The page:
Question: Are the Fastq files content is truly random
0
gravatar for yonis
4 months ago by
yonis0
yonis0 wrote:

Hi,

I'm building a system to generate fastq files as they are being output from HiSeq 3000 and HiSeq 4000. This will serve us to test our internal systems with some gold standards.

As we are working with microbiome a standard sample may contain around 1500 different species, is there a a bias in the output regarding how 'close' each assembly record appear next to each other or is it truly random?

If record 1,1 is from assembly 2913, what are the odds that record 1,2 is of that assembly as well (assuming 1500 species with the same strain length) ?

I couldn't find any paper on that so any help from experience would be great.

Thank

Yoni

hiseq fastq illumina • 232 views
ADD COMMENTlink modified 4 months ago by Istvan Albert ♦♦ 81k • written 4 months ago by yonis0

Assemblies do not come in fastq format, you probably have your terminology mixed up somehow.

ADD REPLYlink written 4 months ago by WouterDeCoster40k

You might find the Flux-Simulator software useful, as it handles simulation of sequencing data: http://confluence.sammeth.net/display/SIM/Demo+-+Create+Fastq+file , it's a bit involved to get started with but it'll save you a lot of work in the end.

If you're concerned about the distribution in the FASTQ file (I'm not sure why that would matter, since that wouldn't/shouldn't change how well the reads aligns), you could download a few datasets from GEO/SRA, align the reads, see where each read maps and investigate the distribution of mapping location/mapping quality to see if there's any patterns. Again, I don't think any of it would matter at all for any practical purposes.

ADD REPLYlink written 4 months ago by manuel.belmadani1.1k

I'm building a tool, down the pipeline ,that should only get a sample of a fastq file, to produce certain analysis. It matters a lot.

Thank you for the link, but as far as I can tell it doesn't simulate all the artifacts from a sequencing machine.

ADD REPLYlink written 4 months ago by yonis0

all the artifacts from a sequencing machine.

And what would those be?

ADD REPLYlink written 4 months ago by genomax70k
3
gravatar for Istvan Albert
4 months ago by
Istvan Albert ♦♦ 81k
University Park, USA
Istvan Albert ♦♦ 81k wrote:

The samples will be randomly distributed within a FASTQ file.

But remember that randomness will be governed by the relative abundances of the different DNA sources relative to one another.

The odds of getting two reads from the same genome next to one another are analogous of extracting balls of different colors from a bag that contains each color with a different proportion. Since the number of elements is large but also unknown the most appropriate would be to model it as sampling with replacement.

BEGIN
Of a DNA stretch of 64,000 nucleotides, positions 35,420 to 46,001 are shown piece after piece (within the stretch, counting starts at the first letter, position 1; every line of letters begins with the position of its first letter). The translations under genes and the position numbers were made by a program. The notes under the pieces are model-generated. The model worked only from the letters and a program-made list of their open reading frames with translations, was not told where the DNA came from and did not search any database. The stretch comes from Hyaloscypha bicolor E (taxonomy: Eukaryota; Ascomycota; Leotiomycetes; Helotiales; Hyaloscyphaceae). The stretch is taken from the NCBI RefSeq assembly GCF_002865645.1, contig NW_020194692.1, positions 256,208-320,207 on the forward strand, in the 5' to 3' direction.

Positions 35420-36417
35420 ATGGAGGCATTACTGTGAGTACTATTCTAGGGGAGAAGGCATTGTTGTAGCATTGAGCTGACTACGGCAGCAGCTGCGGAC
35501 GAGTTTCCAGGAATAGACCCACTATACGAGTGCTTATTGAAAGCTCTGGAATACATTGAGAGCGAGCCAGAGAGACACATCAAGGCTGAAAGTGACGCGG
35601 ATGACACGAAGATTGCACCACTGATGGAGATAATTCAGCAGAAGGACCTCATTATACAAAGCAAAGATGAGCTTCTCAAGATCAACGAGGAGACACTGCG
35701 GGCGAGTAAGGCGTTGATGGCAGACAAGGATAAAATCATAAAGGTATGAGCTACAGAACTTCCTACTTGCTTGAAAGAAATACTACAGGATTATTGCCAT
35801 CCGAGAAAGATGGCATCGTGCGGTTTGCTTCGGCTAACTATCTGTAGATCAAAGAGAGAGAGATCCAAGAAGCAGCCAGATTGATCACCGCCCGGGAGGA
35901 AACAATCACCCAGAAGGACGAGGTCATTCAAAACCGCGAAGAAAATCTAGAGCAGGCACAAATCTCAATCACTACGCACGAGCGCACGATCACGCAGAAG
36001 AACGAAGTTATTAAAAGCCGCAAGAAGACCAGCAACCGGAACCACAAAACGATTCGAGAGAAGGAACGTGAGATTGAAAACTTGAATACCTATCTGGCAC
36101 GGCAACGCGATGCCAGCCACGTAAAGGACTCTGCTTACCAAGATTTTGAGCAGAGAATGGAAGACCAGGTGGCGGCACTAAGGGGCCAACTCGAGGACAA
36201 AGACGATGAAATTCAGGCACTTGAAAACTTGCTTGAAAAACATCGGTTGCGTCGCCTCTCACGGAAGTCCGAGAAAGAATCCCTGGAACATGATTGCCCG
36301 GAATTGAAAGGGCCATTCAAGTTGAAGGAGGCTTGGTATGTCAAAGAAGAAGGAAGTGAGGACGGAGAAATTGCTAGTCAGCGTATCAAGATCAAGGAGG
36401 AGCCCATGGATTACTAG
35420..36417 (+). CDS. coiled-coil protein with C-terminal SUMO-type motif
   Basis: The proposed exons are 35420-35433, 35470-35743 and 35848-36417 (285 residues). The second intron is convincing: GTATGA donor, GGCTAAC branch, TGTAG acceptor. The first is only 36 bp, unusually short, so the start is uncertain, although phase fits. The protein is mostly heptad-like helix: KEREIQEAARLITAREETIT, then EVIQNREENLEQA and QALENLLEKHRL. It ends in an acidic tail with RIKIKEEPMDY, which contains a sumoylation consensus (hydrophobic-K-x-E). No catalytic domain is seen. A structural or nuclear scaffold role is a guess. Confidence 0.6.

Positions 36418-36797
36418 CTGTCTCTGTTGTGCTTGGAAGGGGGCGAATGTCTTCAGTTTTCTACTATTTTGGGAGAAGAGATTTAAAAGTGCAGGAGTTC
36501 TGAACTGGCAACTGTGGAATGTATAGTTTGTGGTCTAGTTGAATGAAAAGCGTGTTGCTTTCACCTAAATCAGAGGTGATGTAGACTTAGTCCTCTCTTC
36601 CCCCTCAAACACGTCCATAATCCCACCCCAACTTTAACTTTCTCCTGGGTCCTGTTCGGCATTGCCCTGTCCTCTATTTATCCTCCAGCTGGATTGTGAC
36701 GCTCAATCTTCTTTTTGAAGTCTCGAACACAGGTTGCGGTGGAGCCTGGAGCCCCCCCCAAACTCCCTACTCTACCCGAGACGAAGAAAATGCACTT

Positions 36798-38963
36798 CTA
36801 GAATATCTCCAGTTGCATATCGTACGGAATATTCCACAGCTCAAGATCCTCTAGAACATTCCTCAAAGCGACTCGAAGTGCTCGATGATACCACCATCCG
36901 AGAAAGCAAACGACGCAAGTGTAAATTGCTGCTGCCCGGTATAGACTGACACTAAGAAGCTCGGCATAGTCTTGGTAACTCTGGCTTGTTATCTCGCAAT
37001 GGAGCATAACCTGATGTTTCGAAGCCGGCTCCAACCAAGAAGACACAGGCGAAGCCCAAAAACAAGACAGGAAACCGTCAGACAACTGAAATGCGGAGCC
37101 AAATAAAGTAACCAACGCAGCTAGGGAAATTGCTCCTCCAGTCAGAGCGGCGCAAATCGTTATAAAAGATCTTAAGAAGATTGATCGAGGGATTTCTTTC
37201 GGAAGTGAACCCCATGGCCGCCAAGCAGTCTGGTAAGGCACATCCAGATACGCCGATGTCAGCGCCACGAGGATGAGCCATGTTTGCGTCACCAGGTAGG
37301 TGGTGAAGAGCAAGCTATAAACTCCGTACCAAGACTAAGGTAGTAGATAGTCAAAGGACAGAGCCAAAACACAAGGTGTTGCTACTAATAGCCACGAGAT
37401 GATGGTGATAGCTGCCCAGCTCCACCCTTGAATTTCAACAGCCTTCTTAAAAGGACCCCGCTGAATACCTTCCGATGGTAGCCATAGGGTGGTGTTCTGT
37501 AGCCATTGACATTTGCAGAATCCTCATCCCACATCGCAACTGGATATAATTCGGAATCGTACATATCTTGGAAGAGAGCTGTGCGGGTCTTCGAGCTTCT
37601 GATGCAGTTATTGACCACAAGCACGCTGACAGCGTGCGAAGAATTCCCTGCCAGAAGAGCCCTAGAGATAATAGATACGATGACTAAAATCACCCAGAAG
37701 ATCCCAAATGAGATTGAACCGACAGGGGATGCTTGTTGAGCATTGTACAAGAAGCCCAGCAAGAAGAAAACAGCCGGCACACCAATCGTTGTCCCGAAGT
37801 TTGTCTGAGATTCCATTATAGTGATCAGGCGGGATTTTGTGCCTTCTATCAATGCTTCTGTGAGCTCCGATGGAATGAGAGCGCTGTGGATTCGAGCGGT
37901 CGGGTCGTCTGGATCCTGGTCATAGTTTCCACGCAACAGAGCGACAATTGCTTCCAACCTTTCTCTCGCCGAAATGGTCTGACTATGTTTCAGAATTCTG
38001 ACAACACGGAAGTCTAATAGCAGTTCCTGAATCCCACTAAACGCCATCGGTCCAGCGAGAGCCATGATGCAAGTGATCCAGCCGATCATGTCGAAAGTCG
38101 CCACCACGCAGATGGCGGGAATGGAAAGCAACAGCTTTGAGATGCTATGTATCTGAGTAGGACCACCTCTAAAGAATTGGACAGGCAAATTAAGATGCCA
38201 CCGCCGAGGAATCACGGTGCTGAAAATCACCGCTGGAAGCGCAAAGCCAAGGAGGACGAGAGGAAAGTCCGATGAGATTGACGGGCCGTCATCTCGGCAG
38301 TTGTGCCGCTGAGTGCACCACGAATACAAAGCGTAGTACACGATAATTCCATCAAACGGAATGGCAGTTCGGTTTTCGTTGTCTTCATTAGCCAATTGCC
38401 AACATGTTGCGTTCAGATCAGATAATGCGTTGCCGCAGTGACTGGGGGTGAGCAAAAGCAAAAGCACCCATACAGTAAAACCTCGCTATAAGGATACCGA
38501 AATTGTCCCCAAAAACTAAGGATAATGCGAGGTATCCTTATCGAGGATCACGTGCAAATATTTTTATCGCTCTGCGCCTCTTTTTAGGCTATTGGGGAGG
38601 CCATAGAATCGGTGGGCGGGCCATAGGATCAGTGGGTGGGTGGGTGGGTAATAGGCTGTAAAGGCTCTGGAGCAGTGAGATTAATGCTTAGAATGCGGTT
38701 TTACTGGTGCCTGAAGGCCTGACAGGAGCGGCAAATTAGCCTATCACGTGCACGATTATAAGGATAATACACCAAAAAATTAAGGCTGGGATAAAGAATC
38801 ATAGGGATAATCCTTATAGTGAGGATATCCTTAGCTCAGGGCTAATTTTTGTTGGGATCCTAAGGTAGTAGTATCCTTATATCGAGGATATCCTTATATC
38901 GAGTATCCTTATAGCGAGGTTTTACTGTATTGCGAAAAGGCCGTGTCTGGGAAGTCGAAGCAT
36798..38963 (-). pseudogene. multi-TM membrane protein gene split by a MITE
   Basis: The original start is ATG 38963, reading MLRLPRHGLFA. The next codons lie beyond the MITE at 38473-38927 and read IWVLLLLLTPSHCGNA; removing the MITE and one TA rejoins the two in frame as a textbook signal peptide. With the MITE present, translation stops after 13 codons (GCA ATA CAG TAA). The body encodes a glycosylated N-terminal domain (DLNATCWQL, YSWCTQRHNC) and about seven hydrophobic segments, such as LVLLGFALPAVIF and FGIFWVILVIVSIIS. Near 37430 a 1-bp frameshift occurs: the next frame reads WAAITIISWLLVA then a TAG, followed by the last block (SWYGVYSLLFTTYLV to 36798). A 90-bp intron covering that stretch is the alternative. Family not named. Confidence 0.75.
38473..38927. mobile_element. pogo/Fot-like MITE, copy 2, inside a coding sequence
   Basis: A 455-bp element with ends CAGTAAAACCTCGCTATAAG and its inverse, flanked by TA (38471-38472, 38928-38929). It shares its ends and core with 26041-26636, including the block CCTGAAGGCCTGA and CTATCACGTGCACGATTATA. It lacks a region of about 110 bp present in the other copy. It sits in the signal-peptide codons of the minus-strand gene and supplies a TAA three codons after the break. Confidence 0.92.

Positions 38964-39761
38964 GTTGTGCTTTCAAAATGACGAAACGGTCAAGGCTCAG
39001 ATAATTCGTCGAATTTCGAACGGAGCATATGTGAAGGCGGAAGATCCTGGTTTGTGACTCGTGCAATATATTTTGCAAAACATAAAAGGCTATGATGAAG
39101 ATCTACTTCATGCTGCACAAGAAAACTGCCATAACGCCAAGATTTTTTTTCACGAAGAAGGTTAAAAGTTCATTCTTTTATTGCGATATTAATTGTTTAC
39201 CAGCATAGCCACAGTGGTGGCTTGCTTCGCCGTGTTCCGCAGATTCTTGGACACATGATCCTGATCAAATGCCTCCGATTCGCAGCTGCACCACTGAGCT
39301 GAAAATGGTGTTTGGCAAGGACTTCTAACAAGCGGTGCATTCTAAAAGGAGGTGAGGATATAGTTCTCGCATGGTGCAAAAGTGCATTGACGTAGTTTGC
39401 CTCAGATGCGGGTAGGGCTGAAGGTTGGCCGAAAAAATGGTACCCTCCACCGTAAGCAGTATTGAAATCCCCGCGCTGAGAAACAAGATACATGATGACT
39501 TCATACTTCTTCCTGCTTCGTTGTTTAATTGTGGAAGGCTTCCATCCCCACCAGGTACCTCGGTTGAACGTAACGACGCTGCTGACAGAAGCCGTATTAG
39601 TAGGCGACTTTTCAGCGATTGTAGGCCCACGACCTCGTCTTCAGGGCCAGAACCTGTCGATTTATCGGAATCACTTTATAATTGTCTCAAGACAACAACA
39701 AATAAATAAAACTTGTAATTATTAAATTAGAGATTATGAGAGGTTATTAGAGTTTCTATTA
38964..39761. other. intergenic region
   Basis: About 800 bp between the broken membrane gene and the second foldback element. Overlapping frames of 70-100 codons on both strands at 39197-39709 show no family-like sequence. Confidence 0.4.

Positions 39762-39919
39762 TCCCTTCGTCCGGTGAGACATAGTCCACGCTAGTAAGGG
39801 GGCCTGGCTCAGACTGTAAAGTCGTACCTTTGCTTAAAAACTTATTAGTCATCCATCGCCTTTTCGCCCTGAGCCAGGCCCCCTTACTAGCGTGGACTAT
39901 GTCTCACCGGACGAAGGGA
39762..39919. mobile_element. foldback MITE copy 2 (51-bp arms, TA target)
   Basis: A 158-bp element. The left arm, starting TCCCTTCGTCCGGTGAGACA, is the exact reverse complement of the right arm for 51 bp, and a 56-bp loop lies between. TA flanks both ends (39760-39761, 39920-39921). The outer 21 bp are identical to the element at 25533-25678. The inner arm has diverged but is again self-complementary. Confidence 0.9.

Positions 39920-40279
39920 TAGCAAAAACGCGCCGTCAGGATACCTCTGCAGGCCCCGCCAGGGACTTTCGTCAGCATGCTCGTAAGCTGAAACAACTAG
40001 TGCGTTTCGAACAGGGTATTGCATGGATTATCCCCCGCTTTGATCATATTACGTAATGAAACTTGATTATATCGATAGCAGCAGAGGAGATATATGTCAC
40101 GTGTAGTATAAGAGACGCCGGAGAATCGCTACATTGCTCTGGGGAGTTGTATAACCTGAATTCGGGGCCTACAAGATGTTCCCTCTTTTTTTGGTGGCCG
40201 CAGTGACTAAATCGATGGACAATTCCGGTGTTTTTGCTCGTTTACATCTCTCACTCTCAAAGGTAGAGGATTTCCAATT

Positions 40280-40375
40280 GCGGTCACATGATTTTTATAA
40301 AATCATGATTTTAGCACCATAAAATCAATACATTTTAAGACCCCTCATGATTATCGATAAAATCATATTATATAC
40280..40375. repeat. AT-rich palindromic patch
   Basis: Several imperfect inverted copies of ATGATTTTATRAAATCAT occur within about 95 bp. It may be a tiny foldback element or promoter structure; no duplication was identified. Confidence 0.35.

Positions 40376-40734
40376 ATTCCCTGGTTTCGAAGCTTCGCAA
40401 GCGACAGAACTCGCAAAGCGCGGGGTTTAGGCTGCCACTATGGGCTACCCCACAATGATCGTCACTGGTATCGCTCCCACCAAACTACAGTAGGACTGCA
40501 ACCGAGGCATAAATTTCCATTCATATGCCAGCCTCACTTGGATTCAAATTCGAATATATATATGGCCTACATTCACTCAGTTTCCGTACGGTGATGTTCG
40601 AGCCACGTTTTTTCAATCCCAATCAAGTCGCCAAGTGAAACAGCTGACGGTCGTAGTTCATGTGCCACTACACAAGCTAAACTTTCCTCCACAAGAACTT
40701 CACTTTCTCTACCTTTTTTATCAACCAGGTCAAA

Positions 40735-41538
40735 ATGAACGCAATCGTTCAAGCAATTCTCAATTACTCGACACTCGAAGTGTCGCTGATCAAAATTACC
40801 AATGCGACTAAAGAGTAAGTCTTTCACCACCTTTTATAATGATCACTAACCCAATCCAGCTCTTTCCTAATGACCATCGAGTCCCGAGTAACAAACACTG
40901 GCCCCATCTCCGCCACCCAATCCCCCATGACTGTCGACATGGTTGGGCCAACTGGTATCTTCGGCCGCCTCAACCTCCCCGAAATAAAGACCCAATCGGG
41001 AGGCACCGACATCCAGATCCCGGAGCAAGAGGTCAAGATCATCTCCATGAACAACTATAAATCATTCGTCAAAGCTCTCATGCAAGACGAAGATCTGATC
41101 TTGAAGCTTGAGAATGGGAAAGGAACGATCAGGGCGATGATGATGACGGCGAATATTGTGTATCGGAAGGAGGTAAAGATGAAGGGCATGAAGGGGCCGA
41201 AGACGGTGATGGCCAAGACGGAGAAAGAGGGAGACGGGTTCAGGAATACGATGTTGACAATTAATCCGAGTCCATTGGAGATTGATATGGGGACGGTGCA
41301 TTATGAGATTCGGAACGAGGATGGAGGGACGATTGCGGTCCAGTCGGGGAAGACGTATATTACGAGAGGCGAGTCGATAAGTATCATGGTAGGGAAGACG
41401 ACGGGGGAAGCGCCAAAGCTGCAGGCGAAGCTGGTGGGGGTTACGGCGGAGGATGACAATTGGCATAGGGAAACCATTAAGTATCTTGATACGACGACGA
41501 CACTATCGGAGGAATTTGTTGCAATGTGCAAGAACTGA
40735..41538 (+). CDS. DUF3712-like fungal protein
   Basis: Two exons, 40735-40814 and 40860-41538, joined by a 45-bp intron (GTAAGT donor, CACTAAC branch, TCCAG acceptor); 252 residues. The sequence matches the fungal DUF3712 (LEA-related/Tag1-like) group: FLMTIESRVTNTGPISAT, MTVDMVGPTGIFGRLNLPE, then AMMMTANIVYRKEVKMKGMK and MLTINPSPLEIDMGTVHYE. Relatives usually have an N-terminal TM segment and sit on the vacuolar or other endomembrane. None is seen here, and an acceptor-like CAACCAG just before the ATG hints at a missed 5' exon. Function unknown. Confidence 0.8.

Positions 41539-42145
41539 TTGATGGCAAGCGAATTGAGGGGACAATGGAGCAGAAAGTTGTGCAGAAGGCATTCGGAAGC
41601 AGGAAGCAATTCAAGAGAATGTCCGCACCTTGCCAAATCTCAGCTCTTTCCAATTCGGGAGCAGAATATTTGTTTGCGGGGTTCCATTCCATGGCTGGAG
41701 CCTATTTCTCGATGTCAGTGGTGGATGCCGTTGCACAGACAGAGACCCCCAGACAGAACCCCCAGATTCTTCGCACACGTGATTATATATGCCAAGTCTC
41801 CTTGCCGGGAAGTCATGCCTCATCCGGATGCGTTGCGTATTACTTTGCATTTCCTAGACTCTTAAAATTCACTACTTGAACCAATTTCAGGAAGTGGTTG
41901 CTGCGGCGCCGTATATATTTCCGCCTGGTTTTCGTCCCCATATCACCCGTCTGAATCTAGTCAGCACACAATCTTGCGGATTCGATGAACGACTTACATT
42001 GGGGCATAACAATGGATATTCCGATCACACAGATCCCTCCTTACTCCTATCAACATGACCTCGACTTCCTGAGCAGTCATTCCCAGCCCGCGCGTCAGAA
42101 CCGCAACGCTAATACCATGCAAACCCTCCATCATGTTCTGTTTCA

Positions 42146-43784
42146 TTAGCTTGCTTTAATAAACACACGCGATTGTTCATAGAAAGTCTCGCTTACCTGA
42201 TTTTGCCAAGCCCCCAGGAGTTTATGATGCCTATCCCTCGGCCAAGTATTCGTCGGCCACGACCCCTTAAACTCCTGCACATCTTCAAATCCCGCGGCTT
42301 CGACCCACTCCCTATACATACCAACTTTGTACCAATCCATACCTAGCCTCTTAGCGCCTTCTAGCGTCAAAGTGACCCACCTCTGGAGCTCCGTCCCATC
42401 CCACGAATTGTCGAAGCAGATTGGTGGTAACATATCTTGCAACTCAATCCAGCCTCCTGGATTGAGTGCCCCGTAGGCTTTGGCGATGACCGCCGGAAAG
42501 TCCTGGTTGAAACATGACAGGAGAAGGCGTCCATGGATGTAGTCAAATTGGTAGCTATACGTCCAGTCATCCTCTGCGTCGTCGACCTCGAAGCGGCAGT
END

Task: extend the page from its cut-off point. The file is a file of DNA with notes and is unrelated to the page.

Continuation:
The order of the reads will follow the physical layout of the flow cell, sometimes that matters, some regions of the flowcell may produce better quality data.

ADD COMMENTlink written 4 months ago by Istvan Albert ♦♦ 81k

Sure, I should have added to the questions that they all have the same relative abundances.

ADD REPLYlink written 4 months ago by yonis0

Having exactly the same abundance is uncommon - unless the samples are created artificially - but do note that even if you had the same number of DNA molecules for each organism the size of each genome is most likely different. A longer genome will produce more reads. Thus the resulting reads will not be of equal proportion.

PS. I have now noticed that you do generate these as a simulation. The second part still applies. Genomes will produce reads proportionally to their lengths.

ADD REPLYlink modified 4 months ago • written 4 months ago by Istvan Albert ♦♦ 81k
0
gravatar for genomax
4 months ago by
genomax70k
United States
genomax70k wrote:

I'm building a system to generate fastq files as they are being output from HiSeq 3000 and HiSeq 4000.

AND

If record 1,1 is from assembly 2913, what are the odds that record 1,2 is

What do both of those sentences mean? You are trying to simulate fastq data?

Note: Fastq data as generated by a sequencer (raw sequence) is completely random until you do something to change that. If you doing paired-end sequencing then a matching pair of R1 and R2 reads represent sequence from two ends of a DNA fragment that is being sequenced.

ADD COMMENTlink modified 4 months ago • written 4 months ago by genomax70k

Yes. I'm simulating a fastq file as it being generated by HiSeq 3000 and HiSeq 4000. I wanted to know about the randomness of the data. Thanks.

ADD REPLYlink written 4 months ago by yonis0
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